How we cite our quotes:
Godfrey's was an essentially domestic nature, bred up in a home where the hearth had no smiles, and where the daily habits were not chastised by the presence of household order; his easy disposition made him fall in unresistingly with the family courses, but the need of some tender permanent affection, the longing for some influence that would make the good he preferred easy to pursue, caused the neatness, purity, and liberal orderliness of the Lammeter household. (1.4.38)
A house isn't a home without a woman at the hearth. "Neatness, purity, and liberal orderliness" are Nancy's characteristic. They're also the characteristics of Dolly Winthrop, Eppie, and, to some extent, Silas himself—but they're the exact opposite of Dunstan's slovenly drunkenness. Girls rule, boys drool.
I tell Nancy, it's a folly no woman need be guilty of, if she's got a good father and a good home: let her leave it to them as have got no fortin, and can't help themselves. (1.11.13)
Priscilla Lammeter is a coarser version of her sister Nancy, but unlike Nancy, she's perfectly content to tend to her father and her dairy. As men need women to make a home, women also seem to need men: without her man, Molly, Godfrey's first wife, ends up dead under a bush. But lucky Priscilla doesn't need to marry because she's already got a man (her father) to make a home for.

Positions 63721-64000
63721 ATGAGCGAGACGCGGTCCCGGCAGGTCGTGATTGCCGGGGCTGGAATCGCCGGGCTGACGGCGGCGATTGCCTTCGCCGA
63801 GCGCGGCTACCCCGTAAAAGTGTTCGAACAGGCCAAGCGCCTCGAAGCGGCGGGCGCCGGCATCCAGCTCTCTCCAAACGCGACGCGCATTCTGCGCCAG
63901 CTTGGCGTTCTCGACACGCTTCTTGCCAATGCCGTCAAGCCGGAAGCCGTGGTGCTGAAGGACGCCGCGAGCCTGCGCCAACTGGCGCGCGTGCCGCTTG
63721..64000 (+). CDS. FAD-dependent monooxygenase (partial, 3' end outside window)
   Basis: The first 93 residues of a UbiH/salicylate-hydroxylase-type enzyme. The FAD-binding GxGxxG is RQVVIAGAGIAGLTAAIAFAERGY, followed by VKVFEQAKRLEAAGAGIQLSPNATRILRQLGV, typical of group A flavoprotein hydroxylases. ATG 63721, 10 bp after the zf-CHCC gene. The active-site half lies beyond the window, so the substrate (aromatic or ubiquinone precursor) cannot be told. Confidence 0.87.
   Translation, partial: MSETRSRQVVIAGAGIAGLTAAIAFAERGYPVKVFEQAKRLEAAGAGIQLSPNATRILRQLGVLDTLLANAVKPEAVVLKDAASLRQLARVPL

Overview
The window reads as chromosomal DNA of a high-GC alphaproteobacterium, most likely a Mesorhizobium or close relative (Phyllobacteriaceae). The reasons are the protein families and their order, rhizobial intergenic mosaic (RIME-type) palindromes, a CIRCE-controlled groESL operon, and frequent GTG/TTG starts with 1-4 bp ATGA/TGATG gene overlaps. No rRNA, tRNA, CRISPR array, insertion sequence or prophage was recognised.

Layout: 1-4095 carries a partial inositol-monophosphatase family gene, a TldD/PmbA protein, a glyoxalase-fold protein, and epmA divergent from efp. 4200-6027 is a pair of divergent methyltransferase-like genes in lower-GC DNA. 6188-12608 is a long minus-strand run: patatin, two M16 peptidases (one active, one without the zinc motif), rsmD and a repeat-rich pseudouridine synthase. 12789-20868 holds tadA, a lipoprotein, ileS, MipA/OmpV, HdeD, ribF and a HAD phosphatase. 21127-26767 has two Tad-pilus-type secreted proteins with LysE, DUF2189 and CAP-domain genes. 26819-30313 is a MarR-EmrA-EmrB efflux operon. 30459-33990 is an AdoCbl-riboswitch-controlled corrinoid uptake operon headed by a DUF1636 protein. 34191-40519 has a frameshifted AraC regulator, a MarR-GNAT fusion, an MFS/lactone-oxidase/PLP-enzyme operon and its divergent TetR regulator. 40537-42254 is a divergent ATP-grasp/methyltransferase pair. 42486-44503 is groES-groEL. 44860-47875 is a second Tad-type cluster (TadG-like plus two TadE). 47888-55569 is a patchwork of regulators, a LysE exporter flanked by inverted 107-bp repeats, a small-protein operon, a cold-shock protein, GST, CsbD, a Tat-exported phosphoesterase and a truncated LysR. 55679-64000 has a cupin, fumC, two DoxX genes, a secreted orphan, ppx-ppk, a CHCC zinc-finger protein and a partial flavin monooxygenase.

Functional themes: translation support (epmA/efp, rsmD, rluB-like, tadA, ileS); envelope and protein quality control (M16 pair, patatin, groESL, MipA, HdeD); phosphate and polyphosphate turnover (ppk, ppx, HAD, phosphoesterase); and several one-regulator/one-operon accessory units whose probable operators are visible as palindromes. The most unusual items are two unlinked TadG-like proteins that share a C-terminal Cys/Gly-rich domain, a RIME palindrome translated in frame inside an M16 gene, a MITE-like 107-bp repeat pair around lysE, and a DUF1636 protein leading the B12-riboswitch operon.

[…] as some man who has a precious plant to which he would give a nurturing home in a new soil, thinks of the rain, and the sunshine, and all influences, in relation to his nursling, and asks industriously for all knowledge that will help him to satisfy the wants of the searching roots, or to guard leaf and bud from invading harm. (1.14.49)
To up the variety of comparing people to insects, Eliot draws a lot of comparisons between plants and people. Uprooting destroys both, and here, Silas becomes the best sort of gardener as he seeks out all the information he can gain to make a good home for his little transplant. When Eppie grows up, she becomes a gardener too. Yep, there's definitely something going on with plants and gardens.